miR-10b*, a master inhibitor of the cell cycle, is down-regulated in human breast tumours

Francesca Biagioni, Noa Bossel Ben-Moshe, Giulia Fontemaggi, Valeria Canu, Federica Mori, Barbara Antoniani, Anna Di Benedetto, Raffaela Santoro, Sabrina Germoni, Fernanda De Angelis, Anna Cambria, Roi Avraham, Giuseppe Grasso, Sabrina Strano, Paola Muti, Marcella Mottolese, Yosef Yarden, Eytan Domany, Giovanni Blandino

Research output: Contribution to journalArticlepeer-review

Abstract

Deregulated proliferation is a hallmark of cancer cells. Here, we show that microRNA-10b* is a master regulator of breast cancer cell proliferation and is downregulated in tumoural samples versus matched peritumoural counterparts. Two canonical CpG islands (5kb) upstream from the precursor sequence are hypermethylated in the analysed breast cancer tissues. Ectopic delivery of synthetic microRNA-10b* in breast cancer cell lines or into xenograft mouse breast tumours inhibits cell proliferation and impairs tumour growth in vivo, respectively. We identified and validated in vitro and in vivo three novel target mRNAs of miR-10b* (BUB1, PLK1 and CCNA2), which play a remarkable role in cell cycle regulation and whose high expression in breast cancer patients is associated with reduced disease-free survival, relapse-free survival and metastasis-free survival when compared to patients with low expression. This also suggests that restoration of microRNA-10b* expression might have therapeutic promise.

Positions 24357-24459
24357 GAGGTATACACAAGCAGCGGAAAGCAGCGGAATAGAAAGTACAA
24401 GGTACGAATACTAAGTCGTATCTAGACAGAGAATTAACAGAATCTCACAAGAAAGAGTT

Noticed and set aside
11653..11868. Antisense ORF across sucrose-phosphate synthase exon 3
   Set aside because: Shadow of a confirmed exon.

Original languageEnglish
Pages (from-to)1214-1229
Number of pages16
JournalEMBO Molecular Medicine
Volume4
Issue number11
DOIs
Publication statusPublished - Nov 2012

Keywords

  • Breast cancer
  • Cell proliferation
  • Expression profiling
  • MicroRNA
  • MiR-10b

ASJC Scopus subject areas

  • Molecular Medicine

Fingerprint

Dive into the research topics of 'miR-10b*, a master inhibitor of the cell cycle, is down-regulated in human breast tumours'. Together they form a unique fingerprint.

Cite this